Language, Literacy, and Sociocultural Studies ETDs

Publication Date

2-1-2012

Abstract

This phenomenological study examines the relationship between education and Native American participation in the military from 2001-2009. The study is based on both phenomenological and Indigenous methodology. The theoretical framework is structured by primarily by Tribal Critical Race Theory and Decolonization. Eighteen participants were interviewed, one participant engaged in a presentation on the topic, and three participants contributed surveys alone. There were twenty-two participants overall and ten were identified as primary participants who experienced the phenomenon of entering or re-enlisting in the military since September 11, 2009. The majority of the participants represented Native tribes of the southwest. The major finding was that education, inside and outside of schooling, was a motivating force for Native veterans in all aspects of their experience. They either considered military service as a component of their education and/or utilized the benefits earned in the military to complete college degrees. Most of the participants recommended higher education as a first option after high school completion and entrance as an officer if the military was a desired destination.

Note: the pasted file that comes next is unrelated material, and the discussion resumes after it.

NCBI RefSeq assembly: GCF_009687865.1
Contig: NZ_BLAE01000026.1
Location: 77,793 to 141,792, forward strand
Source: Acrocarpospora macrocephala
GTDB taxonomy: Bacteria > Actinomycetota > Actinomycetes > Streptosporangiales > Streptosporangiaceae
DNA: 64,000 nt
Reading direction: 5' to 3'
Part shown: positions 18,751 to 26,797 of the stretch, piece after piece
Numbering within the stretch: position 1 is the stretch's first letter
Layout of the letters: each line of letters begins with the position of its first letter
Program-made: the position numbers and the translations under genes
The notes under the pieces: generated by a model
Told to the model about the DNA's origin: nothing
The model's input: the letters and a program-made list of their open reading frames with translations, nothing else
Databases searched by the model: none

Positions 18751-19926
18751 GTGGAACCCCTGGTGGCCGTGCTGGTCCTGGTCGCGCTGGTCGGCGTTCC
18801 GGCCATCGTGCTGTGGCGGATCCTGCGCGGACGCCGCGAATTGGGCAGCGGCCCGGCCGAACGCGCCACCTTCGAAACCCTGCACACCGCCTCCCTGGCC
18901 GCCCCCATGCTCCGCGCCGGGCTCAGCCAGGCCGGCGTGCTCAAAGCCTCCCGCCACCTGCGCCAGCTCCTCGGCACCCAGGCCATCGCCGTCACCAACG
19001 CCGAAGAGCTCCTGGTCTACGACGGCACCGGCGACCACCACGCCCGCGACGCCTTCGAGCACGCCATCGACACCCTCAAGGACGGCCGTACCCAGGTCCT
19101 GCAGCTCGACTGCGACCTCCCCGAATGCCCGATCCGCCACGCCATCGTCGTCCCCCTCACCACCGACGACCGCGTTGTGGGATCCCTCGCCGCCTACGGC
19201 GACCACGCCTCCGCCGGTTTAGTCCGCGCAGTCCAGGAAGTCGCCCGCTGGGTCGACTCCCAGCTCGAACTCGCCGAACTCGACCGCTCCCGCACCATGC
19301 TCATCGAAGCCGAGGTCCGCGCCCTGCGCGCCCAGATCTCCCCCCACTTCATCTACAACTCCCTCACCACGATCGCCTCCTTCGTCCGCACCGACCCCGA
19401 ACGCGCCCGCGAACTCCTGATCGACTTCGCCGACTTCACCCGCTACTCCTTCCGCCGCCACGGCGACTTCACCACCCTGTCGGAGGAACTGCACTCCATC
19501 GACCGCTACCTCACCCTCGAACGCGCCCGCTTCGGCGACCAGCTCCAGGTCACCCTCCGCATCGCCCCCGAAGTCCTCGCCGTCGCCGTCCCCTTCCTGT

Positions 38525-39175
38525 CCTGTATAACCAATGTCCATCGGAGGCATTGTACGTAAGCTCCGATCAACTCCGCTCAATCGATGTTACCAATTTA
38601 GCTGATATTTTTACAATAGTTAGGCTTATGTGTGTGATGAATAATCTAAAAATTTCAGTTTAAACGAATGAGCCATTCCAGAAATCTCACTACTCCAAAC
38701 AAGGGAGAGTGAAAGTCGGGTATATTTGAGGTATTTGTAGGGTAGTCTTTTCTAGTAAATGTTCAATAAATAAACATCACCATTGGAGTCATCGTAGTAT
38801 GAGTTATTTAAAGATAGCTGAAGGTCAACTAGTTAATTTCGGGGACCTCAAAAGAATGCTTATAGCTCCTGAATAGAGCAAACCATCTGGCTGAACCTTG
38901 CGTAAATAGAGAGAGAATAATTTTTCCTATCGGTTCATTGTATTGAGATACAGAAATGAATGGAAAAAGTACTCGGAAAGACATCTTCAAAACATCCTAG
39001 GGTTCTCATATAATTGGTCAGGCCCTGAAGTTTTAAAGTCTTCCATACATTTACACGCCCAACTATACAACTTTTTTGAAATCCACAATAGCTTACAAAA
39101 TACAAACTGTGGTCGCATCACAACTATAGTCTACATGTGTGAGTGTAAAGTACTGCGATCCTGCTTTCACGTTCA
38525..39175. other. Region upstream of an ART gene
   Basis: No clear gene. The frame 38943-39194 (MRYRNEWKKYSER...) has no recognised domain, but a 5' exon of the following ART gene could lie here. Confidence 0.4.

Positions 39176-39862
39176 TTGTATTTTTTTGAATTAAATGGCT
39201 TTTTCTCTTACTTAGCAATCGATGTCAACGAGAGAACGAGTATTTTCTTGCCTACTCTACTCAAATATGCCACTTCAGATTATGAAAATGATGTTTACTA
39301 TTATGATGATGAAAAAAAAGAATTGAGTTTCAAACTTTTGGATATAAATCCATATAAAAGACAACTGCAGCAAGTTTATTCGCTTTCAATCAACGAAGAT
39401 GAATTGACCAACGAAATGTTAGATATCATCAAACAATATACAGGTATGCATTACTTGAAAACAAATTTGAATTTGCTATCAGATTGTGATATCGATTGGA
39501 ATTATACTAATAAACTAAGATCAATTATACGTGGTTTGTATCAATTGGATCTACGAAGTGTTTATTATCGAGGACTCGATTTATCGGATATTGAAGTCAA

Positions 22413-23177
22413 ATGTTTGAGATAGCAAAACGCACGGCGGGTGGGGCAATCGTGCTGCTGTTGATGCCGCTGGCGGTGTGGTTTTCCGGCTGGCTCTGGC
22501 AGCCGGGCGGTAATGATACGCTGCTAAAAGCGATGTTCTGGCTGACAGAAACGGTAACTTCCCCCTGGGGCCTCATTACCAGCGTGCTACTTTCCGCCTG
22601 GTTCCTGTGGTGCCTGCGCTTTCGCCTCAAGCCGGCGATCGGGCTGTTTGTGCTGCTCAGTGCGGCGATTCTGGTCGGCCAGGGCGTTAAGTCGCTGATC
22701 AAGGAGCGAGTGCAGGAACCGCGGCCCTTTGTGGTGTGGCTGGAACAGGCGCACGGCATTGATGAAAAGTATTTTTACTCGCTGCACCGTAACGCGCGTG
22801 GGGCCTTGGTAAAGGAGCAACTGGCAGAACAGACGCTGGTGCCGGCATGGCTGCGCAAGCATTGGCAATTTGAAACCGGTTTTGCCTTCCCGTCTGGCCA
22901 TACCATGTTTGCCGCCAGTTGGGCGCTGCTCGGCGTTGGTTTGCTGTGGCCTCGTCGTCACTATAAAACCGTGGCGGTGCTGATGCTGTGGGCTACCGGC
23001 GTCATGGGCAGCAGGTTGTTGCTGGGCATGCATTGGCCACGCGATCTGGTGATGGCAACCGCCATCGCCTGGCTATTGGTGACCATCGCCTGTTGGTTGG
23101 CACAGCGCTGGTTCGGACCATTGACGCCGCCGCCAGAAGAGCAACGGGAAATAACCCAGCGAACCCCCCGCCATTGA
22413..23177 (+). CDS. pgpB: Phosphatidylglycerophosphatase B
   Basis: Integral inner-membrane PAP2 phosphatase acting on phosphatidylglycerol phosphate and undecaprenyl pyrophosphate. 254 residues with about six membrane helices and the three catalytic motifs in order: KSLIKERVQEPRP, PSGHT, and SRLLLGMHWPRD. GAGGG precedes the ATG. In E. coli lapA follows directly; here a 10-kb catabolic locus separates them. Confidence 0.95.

Keywords

United States--Armed Forces--Indians--Attitudes, Indian soldiers--United states--Attitudes, Indians of North America--Education (Higher), Veterans--Education--United States

Document Type

Dissertation

Language

English

Degree Name

Language, Literacy and Sociocultural Studies

Level of Degree

Doctoral

Department Name

Language, Literacy, and Sociocultural Studies

First Advisor

Martinez, Glenabah

First Committee Member (Chair)

Cajete, Gregory

Second Committee Member

Allen, Ricky

Third Committee Member

Lee, Tiffany

Fourth Committee Member

Yellow Bird, Michael

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